Streets of Gold celebrates migration with Motiroti installation works at Museum of London

By Ben Miller | 20 January 2012
An image of a colour illustration of people involved in the slave trade
© Courtesy Museum of London
Exhibition: Streets of Gold, Museum of London, London, until April 15 2012

From the Barbican to the Melbourne Festival, arts-focused multicultural champions Motiroti have done much to broaden public horizons during more than ten years of absorbingly diverse creativity.

An image of a black ink illustration of a temple
Between Water and Wind by Golbanou Moghaddas© Courtesy Museum of London
For their latest idea, they've made four artworks at the Museum of London, using objects from the venue’s collection to highlight the positive impact migration has in the UK through the work of five young artists.

Iranian Golbanou Moghaddas has spun a print from the museum's collection into a large-scale wall installation, Between Water and Wind, adorned with images and scripts conveying a sense of transience and travel.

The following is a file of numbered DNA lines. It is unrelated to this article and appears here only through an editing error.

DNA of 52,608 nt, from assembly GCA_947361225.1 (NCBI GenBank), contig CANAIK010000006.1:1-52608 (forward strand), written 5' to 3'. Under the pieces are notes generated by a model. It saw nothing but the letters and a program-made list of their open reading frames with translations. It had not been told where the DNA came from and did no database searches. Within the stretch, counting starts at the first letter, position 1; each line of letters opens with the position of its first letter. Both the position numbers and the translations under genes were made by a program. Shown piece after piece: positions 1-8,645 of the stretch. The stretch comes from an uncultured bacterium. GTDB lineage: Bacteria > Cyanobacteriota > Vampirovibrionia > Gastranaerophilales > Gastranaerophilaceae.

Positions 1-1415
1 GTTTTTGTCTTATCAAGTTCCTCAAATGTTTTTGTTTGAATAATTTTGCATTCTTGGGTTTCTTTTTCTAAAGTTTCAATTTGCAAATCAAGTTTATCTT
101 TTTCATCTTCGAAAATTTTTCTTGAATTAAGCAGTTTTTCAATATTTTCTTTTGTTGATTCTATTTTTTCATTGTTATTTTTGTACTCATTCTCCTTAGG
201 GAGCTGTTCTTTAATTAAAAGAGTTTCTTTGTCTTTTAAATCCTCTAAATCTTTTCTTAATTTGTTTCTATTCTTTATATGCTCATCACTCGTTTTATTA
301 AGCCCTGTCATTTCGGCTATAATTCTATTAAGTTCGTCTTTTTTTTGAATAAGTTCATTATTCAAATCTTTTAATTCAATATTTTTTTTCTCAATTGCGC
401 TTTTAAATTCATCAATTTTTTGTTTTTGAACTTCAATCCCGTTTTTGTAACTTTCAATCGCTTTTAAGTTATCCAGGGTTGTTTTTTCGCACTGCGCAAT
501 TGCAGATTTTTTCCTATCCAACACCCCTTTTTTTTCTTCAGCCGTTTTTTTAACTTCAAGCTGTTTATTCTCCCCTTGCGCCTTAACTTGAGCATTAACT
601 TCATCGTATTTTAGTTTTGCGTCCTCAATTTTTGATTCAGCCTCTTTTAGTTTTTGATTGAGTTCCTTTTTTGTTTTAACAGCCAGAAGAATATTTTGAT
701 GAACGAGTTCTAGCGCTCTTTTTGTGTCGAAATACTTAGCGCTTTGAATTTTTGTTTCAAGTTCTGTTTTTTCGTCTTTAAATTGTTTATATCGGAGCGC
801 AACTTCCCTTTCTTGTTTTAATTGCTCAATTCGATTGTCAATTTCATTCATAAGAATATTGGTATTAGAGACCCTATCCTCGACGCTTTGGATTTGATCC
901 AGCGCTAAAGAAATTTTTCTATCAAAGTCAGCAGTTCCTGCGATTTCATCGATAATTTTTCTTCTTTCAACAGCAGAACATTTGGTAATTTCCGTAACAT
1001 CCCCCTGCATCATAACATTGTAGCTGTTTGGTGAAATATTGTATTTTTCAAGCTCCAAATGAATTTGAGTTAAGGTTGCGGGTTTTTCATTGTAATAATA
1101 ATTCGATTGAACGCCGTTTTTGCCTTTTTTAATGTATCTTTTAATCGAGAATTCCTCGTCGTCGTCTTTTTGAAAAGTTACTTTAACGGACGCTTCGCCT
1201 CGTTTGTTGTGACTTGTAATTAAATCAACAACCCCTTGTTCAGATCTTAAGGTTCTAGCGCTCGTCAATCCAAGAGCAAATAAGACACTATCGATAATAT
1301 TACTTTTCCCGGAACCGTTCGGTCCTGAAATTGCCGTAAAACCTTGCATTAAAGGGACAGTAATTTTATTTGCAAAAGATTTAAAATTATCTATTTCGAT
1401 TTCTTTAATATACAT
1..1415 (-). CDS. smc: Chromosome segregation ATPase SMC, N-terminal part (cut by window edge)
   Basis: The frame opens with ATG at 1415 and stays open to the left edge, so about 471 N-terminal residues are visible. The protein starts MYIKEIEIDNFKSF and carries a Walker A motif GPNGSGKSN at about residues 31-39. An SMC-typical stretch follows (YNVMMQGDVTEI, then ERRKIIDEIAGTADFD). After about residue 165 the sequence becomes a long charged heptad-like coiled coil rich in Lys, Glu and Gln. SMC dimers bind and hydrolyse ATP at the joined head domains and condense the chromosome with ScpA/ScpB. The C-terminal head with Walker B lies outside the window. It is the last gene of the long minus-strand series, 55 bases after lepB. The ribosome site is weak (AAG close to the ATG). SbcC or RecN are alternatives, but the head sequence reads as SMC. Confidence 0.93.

Scottish-Barbadian Alberta Whittle introduces See no Evil, Hear no Evil, Speak no Evil – merging the misappropriation of images from Transatlantic slavery with travel souvenirs – and James Voller, a New Zealander, combines original images from the Blitz with the words of the Christchurch earthquake victims, observing how cities rebuild themselves in the aftermath of disaster.

Bojana Jankovic, from Serbia, and Dana Olarescu, from Romania, have also given playscripts from the ephemera vaults a "breath of fresh air".

"The display is a reminder that London has been built on successive dreams of newcomers," says Creative Director Daniel Saul.

"London has always been a magnet for young artists," adds curator Francis Marshall.

"This show is an exciting opportunity for the artists to reflect on London’s history and take a fresh look at the Museum’s collections."

  • Open 10am-6pm. Admission free. Motiroti is asking Londoners to take part in the exhibition and help Alberta Whittle to form part of her artwork. To take part, answer the question "when does London become home for you?" in two or three sentences, Tweeted to @motiroti or via
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